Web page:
Recently, Hurricane Matthew became a very real threat for Haiti, the Bahamas, and the east coast of the United States. For a while, it appeared as though Matthew would be making landfall in Florida as a category 4 hurricane right where my school is located. Students became antsy as the hurricane neared and we began packing our belongings in preparation for an evacuation. Although many of us are Florida natives or at least long-time residents, a major hurricane had not hit Florida in over a decade, back when many of us were about 10 years old. During the storm preparation and during evacuation, I noticed some things that really stuck out.

  • I overheard roommates and friends asking each other to text or call whenever they could so that they knew each other were safe.
  • Students began assisting in covering computers in common areas and offices in case the roof began to leak.
  • Friends, like one of my own, began offering their houses as safe havens for students who were not able to go to their own homes.
  • Some professors began sending emails before the school had even officially cancelled classes that they would be cancelling class in hopes that students could prepare themselves for the storm and leave quickly.

It is moments like these that it is clear how much good there is in the world. How much we need one another to support us during seemingly disastrous moments.

According to Judith Landau in her 2010 article, Communities That Care for Families, “When the balance of stressors and resources is disrupted by unpredictable or massive loss, individuals, families, and communities develop unconscious adaptive behaviors and coping strategies” (Landau). Unlike my school, these are not always healthy behaviors or coping. Many of us know stories where riots and looting become the headline news during natural disasters. Often times, we separate from those around us when we might just need support the most. However, in her article Landau continues discussing how a sense of connectedness and solidarity eliminates counterproductive “we versus they” distinctions (Landau). My school got lucky and Matthew stayed off the coast of Florida. It moved quickly enough to avoid any serious damage here while other areas and countries such as North Florida, the Bahamas, and Haiti were not as fortunate. However, this isn’t simply about surviving a hurricane. It’s about finding community when faced with an unknown.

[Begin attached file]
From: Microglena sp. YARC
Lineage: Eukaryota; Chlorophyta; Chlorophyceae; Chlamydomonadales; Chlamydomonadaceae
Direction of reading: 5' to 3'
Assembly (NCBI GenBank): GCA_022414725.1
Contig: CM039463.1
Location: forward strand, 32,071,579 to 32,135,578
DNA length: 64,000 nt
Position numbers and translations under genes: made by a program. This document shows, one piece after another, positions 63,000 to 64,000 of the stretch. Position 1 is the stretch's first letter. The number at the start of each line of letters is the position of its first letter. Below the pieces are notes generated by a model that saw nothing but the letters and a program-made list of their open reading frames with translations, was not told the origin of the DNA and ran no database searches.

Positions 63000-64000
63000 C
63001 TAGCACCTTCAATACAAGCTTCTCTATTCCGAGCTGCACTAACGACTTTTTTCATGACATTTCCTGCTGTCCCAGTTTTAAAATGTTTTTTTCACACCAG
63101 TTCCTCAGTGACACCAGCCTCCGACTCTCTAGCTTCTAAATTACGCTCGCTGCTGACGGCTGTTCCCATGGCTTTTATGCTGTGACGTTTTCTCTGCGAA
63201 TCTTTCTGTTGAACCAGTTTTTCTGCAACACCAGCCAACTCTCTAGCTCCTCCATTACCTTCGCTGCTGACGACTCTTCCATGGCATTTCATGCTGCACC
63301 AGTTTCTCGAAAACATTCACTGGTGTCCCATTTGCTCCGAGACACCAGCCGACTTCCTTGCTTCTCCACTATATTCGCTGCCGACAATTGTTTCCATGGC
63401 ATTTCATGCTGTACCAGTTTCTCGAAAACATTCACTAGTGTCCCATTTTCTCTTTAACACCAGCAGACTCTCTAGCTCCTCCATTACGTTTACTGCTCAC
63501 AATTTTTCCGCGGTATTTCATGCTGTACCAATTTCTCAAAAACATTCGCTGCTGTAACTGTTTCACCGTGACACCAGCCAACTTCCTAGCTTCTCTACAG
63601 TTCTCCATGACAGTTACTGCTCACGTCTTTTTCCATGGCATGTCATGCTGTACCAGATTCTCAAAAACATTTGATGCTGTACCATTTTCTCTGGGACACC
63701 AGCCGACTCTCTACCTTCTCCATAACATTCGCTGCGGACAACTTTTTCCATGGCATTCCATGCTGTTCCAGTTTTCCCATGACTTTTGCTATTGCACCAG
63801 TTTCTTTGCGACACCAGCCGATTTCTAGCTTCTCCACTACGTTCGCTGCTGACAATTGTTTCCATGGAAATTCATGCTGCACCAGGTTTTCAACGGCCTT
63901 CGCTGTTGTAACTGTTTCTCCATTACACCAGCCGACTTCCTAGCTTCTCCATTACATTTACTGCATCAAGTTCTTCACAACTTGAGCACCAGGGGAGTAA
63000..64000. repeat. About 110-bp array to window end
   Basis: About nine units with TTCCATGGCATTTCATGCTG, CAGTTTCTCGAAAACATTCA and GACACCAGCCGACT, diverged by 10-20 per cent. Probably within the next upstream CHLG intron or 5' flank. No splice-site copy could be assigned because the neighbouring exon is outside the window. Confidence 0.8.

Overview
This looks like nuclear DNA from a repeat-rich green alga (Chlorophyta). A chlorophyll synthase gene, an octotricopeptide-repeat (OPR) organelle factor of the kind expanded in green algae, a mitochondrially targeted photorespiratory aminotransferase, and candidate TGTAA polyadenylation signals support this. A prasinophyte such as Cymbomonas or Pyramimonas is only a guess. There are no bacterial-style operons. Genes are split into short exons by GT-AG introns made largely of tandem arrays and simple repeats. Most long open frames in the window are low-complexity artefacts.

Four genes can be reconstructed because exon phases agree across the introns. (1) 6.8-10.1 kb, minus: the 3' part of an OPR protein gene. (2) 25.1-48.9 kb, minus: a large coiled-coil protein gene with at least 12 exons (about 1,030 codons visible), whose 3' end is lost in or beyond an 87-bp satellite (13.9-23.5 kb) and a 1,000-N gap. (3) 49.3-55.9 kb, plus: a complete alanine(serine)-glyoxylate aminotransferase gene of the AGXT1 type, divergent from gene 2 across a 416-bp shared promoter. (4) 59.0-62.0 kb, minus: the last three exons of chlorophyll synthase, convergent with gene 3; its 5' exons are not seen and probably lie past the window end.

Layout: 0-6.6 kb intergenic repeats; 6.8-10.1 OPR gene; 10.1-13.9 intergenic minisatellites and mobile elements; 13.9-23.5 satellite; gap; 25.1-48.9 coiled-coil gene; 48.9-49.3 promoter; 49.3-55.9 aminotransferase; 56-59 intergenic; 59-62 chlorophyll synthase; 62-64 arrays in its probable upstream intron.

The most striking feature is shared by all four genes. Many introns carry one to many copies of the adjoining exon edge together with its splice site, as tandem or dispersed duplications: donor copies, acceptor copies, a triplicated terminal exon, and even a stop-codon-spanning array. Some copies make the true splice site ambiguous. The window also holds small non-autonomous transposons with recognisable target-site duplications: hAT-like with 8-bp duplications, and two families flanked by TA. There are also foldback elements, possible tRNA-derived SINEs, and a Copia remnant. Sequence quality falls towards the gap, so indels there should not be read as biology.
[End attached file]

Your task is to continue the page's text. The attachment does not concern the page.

Team members of Athentikos get-together in a big video chat multiple times before their trips and the first few days before camp are spent team building and getting to know each other. The word “community” comes from the Latin root “communis”, meaning “common”. I had to google that information and I laughed when I found out the root meaning because it seemed so obvious. Of course community is common… we need it! Even self-declared independent people like myself can’t do it all alone. People need people. From a young age, we begin looking at and learning about the world and people around us. Then we grow and start to pick communities for ourselves, ones that fit our values and goals. You’ve picked Athentikos as one of your communities. You’ve picked it by going on one of the trips or donating to someone who is fundraising for their own trip or even reading this blog.

Guatemala isn’t a hurricane. However, it is something new for a lot of us… and that can be scary in and of itself.  So we have to ask ourselves how we plan to weather the storm. I recommend reaching out to your various communities for support. Athentikos does everything it can in order that its team members feel prepared to reach new heights. This includes Kimberly Shepley offering her counseling services at no cost so that we can serve at the very best of our abilities and be as prepared as possible. There’s also the mentoring program where people who have been on trips in the past can help assist you in preparation. Like my school, Athentikos is a community. Not even a hurricane could change that.

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